The demand curve shows the amount of goods consumers are willing to buy at each market price.

A linear demand curve can be plotted using the following equation.

**Qd = a – b(P)**

- Q = quantity demand
- a = all factors affecting price other than price (e.g. income, fashion)
- b = slope of the demand curve
- P = Price of the good.

#### Inverse demand equation

The inverse demand equation can also be written as

**P = a -b(Q)**- a = intercept where price is 0
- b = slope of demand curve

**Example of linear demand curve
**

**Qd = 20 – 2P**

Q | P |

40 | 0 |

38 | 1 |

36 | 2 |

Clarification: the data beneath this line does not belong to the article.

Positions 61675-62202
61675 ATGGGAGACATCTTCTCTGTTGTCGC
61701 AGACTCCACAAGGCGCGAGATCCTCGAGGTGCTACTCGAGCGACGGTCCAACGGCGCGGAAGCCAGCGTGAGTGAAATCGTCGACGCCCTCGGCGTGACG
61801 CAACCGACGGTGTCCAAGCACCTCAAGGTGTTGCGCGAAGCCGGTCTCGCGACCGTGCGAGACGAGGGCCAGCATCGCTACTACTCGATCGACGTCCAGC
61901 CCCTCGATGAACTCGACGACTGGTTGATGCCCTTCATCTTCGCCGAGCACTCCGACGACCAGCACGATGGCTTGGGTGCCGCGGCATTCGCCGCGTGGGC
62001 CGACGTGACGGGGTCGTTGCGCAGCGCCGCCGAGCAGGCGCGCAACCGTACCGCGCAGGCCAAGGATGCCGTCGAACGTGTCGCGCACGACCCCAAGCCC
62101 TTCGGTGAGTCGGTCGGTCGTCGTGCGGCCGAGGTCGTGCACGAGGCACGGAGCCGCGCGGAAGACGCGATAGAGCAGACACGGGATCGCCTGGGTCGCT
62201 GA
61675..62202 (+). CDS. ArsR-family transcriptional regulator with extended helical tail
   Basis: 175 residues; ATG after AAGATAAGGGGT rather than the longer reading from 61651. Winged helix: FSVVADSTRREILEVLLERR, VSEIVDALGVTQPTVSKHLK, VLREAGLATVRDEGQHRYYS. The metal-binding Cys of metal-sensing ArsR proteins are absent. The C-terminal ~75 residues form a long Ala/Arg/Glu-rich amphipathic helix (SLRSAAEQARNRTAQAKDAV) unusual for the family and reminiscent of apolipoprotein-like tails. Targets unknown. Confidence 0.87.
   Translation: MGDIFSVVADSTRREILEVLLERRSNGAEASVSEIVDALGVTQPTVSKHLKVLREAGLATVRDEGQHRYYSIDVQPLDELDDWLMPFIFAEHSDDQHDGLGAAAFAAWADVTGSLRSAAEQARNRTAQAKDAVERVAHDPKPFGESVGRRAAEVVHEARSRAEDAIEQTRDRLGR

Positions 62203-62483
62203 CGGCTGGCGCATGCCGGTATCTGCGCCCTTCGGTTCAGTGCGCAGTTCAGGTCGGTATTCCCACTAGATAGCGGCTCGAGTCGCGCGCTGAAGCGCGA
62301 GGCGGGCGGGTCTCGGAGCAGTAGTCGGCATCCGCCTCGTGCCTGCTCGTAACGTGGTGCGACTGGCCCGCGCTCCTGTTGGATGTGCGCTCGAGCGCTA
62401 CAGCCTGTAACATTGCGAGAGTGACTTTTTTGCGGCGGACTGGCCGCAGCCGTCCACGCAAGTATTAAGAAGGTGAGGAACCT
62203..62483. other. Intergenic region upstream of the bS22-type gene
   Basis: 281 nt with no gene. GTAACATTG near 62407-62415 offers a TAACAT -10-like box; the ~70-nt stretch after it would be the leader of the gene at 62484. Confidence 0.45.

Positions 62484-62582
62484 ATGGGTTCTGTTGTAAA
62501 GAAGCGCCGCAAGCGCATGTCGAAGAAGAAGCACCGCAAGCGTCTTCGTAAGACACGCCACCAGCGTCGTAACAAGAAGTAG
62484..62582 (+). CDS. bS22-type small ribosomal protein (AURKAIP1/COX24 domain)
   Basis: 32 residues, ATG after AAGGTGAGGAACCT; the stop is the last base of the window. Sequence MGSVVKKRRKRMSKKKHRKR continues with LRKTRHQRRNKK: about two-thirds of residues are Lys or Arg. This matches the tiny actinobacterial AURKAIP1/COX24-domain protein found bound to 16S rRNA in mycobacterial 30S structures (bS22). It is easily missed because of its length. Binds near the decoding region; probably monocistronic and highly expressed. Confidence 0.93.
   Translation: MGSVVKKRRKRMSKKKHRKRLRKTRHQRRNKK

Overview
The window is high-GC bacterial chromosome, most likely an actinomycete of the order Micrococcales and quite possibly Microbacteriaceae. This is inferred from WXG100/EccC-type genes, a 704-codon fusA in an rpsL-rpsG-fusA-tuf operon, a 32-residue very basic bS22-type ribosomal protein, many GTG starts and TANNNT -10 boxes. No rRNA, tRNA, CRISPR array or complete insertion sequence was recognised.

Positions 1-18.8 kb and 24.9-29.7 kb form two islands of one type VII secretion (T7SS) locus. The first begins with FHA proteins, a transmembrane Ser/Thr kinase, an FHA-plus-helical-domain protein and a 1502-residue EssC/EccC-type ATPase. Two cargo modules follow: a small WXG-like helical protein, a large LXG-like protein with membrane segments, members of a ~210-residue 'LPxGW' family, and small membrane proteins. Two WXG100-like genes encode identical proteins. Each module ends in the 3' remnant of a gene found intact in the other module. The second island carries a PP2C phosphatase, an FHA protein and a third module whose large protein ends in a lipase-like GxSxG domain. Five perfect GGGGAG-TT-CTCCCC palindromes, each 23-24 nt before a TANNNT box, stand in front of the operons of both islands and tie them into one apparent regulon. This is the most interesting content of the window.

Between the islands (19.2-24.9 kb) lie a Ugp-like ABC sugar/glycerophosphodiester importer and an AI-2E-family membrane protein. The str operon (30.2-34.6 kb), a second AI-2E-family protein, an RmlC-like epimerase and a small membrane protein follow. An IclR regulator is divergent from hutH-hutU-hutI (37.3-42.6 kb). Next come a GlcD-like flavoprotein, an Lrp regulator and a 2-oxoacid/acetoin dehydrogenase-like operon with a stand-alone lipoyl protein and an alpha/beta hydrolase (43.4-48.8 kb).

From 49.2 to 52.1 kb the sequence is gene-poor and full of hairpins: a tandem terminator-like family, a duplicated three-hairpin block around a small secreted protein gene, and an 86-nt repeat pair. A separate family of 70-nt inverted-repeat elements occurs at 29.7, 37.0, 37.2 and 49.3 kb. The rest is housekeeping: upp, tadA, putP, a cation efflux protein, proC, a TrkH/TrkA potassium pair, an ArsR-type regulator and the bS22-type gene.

34 | 3 |

32 | 4 |

30 | 5 |

28 | 6 |

26 | 7 |

0 | 20 |

### Change in a

In this case, **a** has increased from 40 to 50.

This means that for the same price, demand is greater. It reflects a shift in the demand curve to the right. This could be due to a rise in consumer income which enables them to buy more goods at each price.

### Change in b

In this case, the equation has changed from Q=40-2P to Q= 40-1P

This means the slope is steeper and looks like this.

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